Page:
Photo by Barbara Johnston
When Charles Florance ’13MBA was attending Notre Dame and aiming to found his own local business, he gave some thought to Indiana’s strengths as a state.
Two things came to mind: manufacturing and growing corn.
Thus, The Indiana Whiskey Company was born.
“Indiana does corn well. The apotheosis of corn is whiskey,” says Florance, a U.S. Army veteran who served for nearly 14 years, retiring with the rank of captain. “It plays to the strengths of the region.”
Indiana Whiskey is a premium whiskey microdistillery. It bottles its products at the company’s facility in a former trucking terminal on Sample Street on South Bend’s west side, a stone’s throw from where the Studebaker automobile and Oliver plow factories once stood. Hoosier farmers grow the grains that form the basis of the whiskey.
The firm started sales in 2013. Indiana Whiskey now produces 15,000 to 20,000 bottles a year, sold in businesses across the state. Its biggest seller is Just Whiskey, a robust wheated bourbon. Another product, Silver Sweet Corn Whiskey, won a silver medal at the 2014 World Spirits competition.
The idea for the startup came from an introductory course Florance took during his first year at the Mendoza College of Business.
He entered his business proposal in Mendoza’s McCloskey Business Plan Competition in 2012. The judges’ feedback inspired him to develop the idea and build a prototype still with materials from another South Bend-based business, Deluxe Sheet Metal. His Purdue University bachelor’s degree in chemistry and physics proved useful in crafting the still.
When Florance entered the McCloskey competition again the next year, his Indiana Whiskey proposal won $5,000 in cash and banking service, but the real prize was the attention of alumni and local businesspeople. All helped enormously in reviewing his plan and offering advice, he says.
In March, in the early days of the coronavirus epidemic, Indiana Whiskey did a quick pivot: It temporarily stopped making whiskey and shifted to production of alcohol-based, bottled hand sanitizer. Big shortages at the time hampered hospitals and other health care facilities, businesses and consumers. The federal government noted the emergency need and urged distilleries to shift to sanitizer production if at all possible: Hand sanitizer can be made of the ethyl alcohol found in alcoholic beverages.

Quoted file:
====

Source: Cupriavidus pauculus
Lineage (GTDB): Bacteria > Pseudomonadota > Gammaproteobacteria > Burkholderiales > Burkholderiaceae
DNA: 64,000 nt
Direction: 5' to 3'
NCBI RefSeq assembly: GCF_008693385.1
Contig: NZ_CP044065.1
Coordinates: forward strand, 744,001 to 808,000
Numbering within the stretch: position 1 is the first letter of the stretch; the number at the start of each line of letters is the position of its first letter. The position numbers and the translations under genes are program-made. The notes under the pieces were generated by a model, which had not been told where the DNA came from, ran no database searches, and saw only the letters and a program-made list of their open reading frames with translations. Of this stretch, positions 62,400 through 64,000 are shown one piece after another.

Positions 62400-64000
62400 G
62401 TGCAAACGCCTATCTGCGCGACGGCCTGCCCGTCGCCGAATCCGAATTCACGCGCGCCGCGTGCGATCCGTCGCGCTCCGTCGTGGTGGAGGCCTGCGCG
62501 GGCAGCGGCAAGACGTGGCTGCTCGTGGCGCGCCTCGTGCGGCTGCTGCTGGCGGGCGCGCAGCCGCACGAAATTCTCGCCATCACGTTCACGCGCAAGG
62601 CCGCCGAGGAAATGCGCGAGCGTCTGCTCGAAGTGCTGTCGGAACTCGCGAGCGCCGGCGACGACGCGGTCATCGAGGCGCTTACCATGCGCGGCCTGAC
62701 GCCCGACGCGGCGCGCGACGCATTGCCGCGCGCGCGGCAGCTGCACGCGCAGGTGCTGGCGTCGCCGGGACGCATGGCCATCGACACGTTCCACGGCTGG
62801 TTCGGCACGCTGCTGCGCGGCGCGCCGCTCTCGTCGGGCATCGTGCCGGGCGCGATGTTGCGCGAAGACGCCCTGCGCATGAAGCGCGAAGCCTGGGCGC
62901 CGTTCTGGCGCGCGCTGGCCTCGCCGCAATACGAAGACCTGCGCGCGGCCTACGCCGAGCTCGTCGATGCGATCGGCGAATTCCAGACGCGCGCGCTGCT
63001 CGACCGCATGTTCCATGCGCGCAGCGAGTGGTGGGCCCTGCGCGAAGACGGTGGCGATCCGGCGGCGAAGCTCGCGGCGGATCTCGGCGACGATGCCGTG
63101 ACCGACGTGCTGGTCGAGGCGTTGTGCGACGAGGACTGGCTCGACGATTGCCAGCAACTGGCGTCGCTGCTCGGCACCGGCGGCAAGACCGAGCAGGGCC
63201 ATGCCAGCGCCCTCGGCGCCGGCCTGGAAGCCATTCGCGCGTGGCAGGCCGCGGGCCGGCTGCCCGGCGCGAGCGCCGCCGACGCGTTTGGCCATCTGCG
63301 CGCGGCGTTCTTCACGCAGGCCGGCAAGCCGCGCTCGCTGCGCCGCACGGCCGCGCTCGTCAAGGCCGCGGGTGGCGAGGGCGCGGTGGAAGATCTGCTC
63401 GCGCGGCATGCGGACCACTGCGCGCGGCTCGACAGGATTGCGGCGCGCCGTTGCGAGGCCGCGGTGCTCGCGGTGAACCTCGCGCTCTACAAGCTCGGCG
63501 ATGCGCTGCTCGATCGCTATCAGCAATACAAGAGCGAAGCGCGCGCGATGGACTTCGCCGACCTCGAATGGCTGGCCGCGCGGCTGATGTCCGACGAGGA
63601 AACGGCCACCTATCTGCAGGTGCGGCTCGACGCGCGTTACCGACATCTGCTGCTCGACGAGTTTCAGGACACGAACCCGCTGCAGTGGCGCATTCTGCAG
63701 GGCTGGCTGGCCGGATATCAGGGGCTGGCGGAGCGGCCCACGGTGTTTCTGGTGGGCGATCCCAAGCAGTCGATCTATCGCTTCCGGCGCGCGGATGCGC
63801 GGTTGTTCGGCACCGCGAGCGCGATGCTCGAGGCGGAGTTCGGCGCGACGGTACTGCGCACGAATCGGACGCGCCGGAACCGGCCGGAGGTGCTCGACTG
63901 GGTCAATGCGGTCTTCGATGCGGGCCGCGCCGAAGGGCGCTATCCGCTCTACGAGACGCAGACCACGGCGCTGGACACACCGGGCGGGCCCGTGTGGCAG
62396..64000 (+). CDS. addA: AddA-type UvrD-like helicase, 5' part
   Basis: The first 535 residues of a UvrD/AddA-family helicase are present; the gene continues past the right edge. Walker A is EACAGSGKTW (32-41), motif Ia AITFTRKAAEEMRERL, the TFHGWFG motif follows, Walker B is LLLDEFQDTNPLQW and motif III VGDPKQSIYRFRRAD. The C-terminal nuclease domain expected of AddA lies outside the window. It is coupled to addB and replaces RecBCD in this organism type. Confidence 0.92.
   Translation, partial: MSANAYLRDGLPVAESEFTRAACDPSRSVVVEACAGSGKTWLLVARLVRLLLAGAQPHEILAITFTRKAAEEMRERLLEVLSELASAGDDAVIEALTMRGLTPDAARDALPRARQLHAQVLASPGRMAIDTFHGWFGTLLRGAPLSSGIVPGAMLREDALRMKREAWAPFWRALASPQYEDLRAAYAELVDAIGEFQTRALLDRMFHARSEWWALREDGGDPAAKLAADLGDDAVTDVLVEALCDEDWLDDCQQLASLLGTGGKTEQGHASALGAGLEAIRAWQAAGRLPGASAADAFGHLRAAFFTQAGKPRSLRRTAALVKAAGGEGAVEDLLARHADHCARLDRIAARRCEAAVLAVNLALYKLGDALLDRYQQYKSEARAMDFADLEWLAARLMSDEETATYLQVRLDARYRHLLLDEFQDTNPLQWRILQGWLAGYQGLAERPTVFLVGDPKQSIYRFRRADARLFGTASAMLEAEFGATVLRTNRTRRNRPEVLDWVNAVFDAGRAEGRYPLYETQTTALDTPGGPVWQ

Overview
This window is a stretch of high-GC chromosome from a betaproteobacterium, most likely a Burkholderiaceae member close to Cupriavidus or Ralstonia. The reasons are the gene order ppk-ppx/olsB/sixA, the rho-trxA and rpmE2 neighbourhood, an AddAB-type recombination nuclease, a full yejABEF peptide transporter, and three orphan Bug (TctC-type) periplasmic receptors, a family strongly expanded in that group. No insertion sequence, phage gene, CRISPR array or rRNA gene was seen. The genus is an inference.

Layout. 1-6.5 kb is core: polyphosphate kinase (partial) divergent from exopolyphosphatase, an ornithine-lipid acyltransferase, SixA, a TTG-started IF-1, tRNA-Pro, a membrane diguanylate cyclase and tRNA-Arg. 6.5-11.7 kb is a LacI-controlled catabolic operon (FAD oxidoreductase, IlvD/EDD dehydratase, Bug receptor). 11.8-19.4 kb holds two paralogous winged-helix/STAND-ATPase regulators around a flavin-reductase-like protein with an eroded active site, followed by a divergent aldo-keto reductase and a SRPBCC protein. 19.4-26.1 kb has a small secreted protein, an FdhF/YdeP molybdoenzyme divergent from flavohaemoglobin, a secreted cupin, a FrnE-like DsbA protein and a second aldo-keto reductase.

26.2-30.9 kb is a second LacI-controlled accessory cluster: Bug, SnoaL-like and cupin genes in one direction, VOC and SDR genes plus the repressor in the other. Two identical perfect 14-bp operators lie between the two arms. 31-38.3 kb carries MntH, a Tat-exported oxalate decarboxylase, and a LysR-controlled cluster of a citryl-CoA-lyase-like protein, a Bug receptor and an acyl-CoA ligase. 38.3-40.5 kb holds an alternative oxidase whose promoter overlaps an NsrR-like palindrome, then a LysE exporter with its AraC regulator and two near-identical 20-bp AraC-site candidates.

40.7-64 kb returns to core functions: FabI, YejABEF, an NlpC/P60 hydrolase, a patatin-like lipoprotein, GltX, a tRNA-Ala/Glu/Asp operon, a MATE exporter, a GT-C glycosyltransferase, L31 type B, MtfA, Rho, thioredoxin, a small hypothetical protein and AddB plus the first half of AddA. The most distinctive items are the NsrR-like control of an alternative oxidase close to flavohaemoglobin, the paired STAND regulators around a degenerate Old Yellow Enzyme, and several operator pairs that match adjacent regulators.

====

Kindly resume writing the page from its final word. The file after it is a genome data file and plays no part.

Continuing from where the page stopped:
“We leaned so hard on the community in order to do that,” Florance says. Three area businesses — Lebermuth Company of South Bend, Maverick Packaging Inc. of Elkhart and Martin’s Super Markets — immediately helped the whiskey company gather the supplies, bottles and labels needed for production and assisted with distribution.
Within three days, Indiana Whiskey had a sanitizer product ready for the market. Martin’s ordered 25,000 bottles before it was even available. “It seemed like everyone in the community was doing whatever they could to help get this product out the door,” Florance says.
Bottles of sanitizer were provided at no cost to the St. Joseph and LaPorte county health departments as well as local shelters. The South Bend and Mishawaka public school systems picked up sanitizer to distribute with free lunches during the shutdown of schools.
Indiana Whiskey’s staff consists of Florance and three other full-time employees. His vice president, Matt Logsdon ’20MBA, is a medical student at Indiana University School of Medicine. During sanitizer production, the company added a half-dozen full-time workers as well as some volunteers from the community.
By May, Indiana Whiskey had resumed spirits production while continuing to produce hand sanitizer.
When Florance arrived in South Bend to attend business school, he didn’t expect to stay here. Now he and his wife, Tina, have two young daughters and have made South Bend their home. It’s because of the breadth of opportunity available here, Florance says — “South Bend’s cooperation with turning ideas into viable businesses.”
Margaret Fosmoe is an associate editor of this magazine.